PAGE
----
Let it pour and soak and drench you with sorrow.  Lament and cry and curl and drink and scream.  But in the end, realize that it doesn’t own you.  Allow yourself to look at that man, woman, teacher, stranger, drug, depression, or self, and say: My God is more powerful than you. You can pound and beat down this house but you’ll never consume me. You are standing in this body and the walls might be falling down around you, but you aren’t dead yet, and you have power unimaginable.  Power that moved mountains and raised the dead and caused the lame to walk.

When the mask is removed, that demon is just a poor needy child, so here’s a sip of cool water for that parched tongue, my sweet darling.  I’ll sit with you and smile at your ugly and stroke your dirty, vodka-soaked hair.  You hear me, darkness?  You can’t survive with me around, because I’m all light up in here and rats flee and Satan runs and evil just bares his teeth but it’s all a mirage that disappears when I get close.  Begone, you fool.  I ain’t got time for your stupid, cunning ways.

What are you afraid of, anyway?  That the person that hurt you most will get away with it?  That they might take you for a fool? That they might get a free hall pass for all the damage they’ve caused?  Oh dear friends, they will have to live with the consequences of sin, and vengeance is not yours to take.  Make room and step aside as God enacts his own wrath.  Our job is only to love, and love when it’s hard, and love when it’s not realized, and love even when we are bruised and torn and left alone in front of that mirage we thought was water.  But we can repay evil with the pure, clear, smooth freedom of love, which washes much more clean.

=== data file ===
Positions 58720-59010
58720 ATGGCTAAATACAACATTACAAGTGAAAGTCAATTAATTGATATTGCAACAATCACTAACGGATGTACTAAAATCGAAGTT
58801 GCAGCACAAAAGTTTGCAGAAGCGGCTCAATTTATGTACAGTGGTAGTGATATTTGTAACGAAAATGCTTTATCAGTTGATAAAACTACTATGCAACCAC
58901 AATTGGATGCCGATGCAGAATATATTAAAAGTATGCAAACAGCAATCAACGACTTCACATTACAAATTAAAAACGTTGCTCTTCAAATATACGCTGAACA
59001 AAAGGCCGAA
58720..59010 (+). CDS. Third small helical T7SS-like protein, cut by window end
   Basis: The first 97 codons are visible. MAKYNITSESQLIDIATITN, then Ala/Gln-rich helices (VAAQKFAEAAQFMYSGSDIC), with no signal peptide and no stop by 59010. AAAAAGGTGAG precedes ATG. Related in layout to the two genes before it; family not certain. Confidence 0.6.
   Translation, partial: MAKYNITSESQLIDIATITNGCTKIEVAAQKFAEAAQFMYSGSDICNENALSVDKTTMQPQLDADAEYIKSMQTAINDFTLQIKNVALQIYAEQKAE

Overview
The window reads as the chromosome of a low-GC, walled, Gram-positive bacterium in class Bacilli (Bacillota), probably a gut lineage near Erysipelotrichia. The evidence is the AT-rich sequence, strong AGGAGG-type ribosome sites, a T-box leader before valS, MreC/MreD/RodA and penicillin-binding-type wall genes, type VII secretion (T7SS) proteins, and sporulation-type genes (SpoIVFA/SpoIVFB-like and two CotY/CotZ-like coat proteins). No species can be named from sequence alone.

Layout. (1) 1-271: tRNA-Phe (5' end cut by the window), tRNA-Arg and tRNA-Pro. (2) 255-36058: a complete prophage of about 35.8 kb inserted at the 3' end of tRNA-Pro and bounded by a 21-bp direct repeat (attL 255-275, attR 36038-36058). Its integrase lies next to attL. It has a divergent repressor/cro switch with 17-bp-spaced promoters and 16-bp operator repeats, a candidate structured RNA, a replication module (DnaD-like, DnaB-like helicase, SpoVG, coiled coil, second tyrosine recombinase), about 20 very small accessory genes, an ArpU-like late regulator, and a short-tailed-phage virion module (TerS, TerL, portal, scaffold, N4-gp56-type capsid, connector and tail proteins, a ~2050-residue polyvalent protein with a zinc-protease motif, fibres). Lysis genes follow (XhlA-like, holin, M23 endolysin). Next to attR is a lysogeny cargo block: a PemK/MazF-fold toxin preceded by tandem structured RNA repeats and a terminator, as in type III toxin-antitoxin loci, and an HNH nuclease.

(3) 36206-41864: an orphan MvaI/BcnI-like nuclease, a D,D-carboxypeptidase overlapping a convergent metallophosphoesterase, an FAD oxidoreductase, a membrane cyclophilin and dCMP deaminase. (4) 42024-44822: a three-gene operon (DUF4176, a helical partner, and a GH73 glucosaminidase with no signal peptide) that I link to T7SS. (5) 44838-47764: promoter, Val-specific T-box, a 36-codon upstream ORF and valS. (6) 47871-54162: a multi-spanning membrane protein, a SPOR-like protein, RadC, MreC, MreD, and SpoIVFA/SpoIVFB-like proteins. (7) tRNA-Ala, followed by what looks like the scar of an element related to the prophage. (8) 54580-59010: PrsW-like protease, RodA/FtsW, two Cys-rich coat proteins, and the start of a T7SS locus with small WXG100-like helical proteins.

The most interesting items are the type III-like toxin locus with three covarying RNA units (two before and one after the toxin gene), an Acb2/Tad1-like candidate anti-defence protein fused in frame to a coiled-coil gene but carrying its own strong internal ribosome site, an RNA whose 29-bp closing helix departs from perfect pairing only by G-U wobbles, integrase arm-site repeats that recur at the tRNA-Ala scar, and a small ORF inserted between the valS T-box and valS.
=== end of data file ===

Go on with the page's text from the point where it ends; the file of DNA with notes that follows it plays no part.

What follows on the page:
And then nothing will ever chain us.  Nothing will bind us.  We can stretch out our wings and stand before God with bulleted lists of prayers fluttering to our feet, our soul smiling and our hair getting drenched with dew from heaven, and God’s redemption, and we can know that we are living, leading, learning.  Uncurl.  Unclench. Undo the chains around your hardened heart, and bring on the rain.

Overcome evil with good. 


Rainy Day 4

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We were born into this world seeking relationships.  We are members of teams and classes and towns and clubs.  We were created for community, resting safely in the notion that we are never, ever alone. Adam needed Eve and mothers need daughters and we are drawn to fellow artists, Christians, comedians, football fans, runners, and scholars, because it makes us feel part of something.  We shower and praise and ooze so much sweetness it’s saccharine.

But what happens when the cake gets moldly? When the excess, excessive?  We grow spoiled and lazy and bored and tired.  What was once a community of friends becomes too much good and too much praise and the banana turns black, sticky sweet with flies.

The circles we keep, they are suffocating. 

If we aren’t careful, what was once pretty becomes ugly.  What was encouraging  becomes fake. We navigate toward the same cereal, and the same sentences, and the same color skin.  We begin to say phrases in the same awkward manner and the Once. So. Different becomes just another yawning repeated period.  If we aren’t careful, we draw the circle too tight, and choke on all the beauty.